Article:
20. On the other hand, the submissions of the learned departmental representative are that the Commissioner had assumed proper jurisdiction in this case in view of the facts narrated and discussed in the order of the Commissioner (Appeals) itself. According to him, by the first notice, the Commissioner has given the basic ground why action Under Section 263 was taken and in the second notice the additional materials were pointed out to the assessee by the Commissioner to enable the assessee to meet and show cause in respect of this point. It is submitted that the additional materials were supporting matters although they may not constitute the basic ground on which the order of the Commissioner was passed. It is urged that even otherwise, the assessee would not in any way be prejudiced as the assessee would get ample opportunity before the ITO to state the full facts relying on the decision of the Hon'ble Supreme Court in the case of Rampyari Devi Saraogiv. CIT [1968] 67 ITR 84. He also placed reliance on another decision that the Hon'ble Supreme Court in the case of Smt. Tara Devi Aggarwal v. CIT [1973] 88 ITR 323 in which on the facts of the case, it was held that where an income has not been earned or not assessable, yet the assessee filed voluntary return, to assist someone else who would have been assessed at a higher figure and assessment so made on such return would be erroneous and prejudicial to the interests of the revenue. It is submitted before us that in a similar situation, the order Under Section 263 was sustained. In our opinion, this decision has no bearing on the facts of the case as the same are distinguishable. The learned departmental representative also refers to another decision of the Hon'ble Supreme Court in the case of CAIT v. Lucy Kochuvareed [1976] 103 ITR 799 which related to the revisional order of the Commissioner under the Kerala Agricultural Income-tax Act, 1950, related to excessive allowance allowed by the assessing officer in respect of expenses incurred by the assessee. The Commissioner set aside that assessment order for fresh disposal by the assessing officer after examining each item of the expenditure individually. The action of the Commissioner was sustained. Further reference is made to the decision of the Hon'ble Madras High Court in the case of Indian Textiles v. CIT[1986] 157 ITR 112 in which under similar situation the revisional order of the Commis-sioner under the income-tax relating to relief allowed without verification by the assessing officer was held to be an order prejudicial to the interests of the revenue. It was also held in that case that if at least in respect of one item, the order of the assessing officer was found to be prejudicial to the revenue, the initiation of proceedings Under Section 263 could not be questioned. On behalf of the revenue, further reliance is placed on a decision of the Hon'ble Supreme Court in the case of Karam Chand Thapar & Bros. (P.) Ltd. (supra) being the case of the assessee itself. It is submitted by the learned departmental representative that in that decision clear guidelines have been enunciated on the facts of the case for that year, although it has not been said in so many words. It is submitted that the facts prevailing during the year under consideration, were similar to those of the year dealt in by the Hon'ble Supreme Court. It is highlighted that the shares in the present case, had not been sold within three years and the assessee bought those shares apparently right from the inception and the extent of such holding was about 16 percent of the total share which gave the assessee a controlling power over the affairs of the company. It is urged that the ITO had not applied his mind to such vital aspects of this matter, before allowing the loss as stated above.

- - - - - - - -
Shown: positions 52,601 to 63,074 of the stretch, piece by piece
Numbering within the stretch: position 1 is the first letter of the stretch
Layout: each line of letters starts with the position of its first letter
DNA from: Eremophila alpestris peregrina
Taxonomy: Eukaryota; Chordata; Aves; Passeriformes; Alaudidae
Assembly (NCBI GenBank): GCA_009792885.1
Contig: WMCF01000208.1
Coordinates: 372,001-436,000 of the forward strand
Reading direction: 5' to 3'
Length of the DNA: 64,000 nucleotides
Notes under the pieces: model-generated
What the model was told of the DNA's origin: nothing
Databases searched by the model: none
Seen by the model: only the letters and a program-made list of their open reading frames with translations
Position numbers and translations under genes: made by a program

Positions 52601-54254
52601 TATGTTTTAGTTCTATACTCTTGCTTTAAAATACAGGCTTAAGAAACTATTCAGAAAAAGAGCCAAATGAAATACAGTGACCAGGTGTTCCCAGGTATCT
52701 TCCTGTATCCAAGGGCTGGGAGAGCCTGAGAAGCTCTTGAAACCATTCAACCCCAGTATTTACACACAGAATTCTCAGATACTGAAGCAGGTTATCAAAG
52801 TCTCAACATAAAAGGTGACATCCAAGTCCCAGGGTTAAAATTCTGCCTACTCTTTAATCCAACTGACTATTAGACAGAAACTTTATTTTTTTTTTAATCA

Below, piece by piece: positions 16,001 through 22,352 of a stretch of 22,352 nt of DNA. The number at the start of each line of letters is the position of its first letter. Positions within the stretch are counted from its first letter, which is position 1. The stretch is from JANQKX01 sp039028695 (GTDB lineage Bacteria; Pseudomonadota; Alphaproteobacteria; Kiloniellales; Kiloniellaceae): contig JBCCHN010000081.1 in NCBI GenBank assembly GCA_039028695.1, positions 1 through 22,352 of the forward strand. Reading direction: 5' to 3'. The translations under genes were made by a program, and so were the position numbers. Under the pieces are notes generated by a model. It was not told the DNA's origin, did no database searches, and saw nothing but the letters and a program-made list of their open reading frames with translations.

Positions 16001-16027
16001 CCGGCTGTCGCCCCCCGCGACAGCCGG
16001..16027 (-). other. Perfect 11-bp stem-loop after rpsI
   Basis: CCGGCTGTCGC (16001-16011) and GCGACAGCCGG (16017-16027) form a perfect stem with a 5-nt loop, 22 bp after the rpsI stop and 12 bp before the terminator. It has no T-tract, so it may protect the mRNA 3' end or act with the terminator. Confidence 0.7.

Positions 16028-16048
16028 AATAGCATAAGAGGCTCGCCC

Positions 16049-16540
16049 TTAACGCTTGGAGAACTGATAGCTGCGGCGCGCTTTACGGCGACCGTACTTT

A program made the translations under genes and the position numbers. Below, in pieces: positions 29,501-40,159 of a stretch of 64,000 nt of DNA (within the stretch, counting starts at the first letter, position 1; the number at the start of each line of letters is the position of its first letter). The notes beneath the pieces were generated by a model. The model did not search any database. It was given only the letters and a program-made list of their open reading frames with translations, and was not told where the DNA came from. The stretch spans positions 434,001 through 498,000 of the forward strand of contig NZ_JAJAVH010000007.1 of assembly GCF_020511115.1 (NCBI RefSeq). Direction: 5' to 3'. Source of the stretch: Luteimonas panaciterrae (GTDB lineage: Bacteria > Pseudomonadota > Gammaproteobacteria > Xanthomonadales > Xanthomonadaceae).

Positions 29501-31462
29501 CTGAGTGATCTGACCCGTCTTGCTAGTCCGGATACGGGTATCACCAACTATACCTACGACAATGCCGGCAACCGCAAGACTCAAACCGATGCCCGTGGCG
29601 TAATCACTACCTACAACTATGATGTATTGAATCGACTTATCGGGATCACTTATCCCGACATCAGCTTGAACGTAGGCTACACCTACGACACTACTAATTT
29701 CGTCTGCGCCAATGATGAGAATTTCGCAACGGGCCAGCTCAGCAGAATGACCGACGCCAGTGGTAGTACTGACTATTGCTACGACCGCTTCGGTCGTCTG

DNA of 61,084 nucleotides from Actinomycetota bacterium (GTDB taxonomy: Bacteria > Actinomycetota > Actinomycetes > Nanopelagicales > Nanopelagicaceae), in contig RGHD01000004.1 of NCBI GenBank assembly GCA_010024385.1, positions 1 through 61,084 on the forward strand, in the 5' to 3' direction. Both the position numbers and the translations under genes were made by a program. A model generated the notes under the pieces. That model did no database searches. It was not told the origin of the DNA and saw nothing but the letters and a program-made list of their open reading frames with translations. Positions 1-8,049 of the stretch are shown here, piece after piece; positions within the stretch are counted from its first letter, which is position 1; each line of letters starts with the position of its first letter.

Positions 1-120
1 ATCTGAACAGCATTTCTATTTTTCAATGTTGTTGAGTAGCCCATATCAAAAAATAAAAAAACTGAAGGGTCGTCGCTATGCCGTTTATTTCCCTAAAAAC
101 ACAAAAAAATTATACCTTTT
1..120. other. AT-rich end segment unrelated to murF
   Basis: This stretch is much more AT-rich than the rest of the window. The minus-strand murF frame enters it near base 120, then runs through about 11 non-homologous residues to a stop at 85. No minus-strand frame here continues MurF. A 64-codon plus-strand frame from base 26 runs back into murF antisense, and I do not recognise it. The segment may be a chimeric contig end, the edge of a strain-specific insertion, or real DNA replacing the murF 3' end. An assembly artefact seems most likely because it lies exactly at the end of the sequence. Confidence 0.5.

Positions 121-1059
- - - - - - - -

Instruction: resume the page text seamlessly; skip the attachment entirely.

21. It is also submitted that proper action and direction were given by the Commissioner in respect of the relief allowable Under Section 80M.It is stressed that the Commissioner has given the basic facts and grounds before coming to his conclusion. It is highlighted that the assessee made huge borrowings and was not possible to identify a particular fund out of which the assessee bought new shares for holding as investment. It is repeatedly stressed that in the case of the assessee itself in Karam Chand Thapar & Bros. (P.) Ltd. (supra) the Hon'ble Supreme Court has dealt with identical facts and circumstances.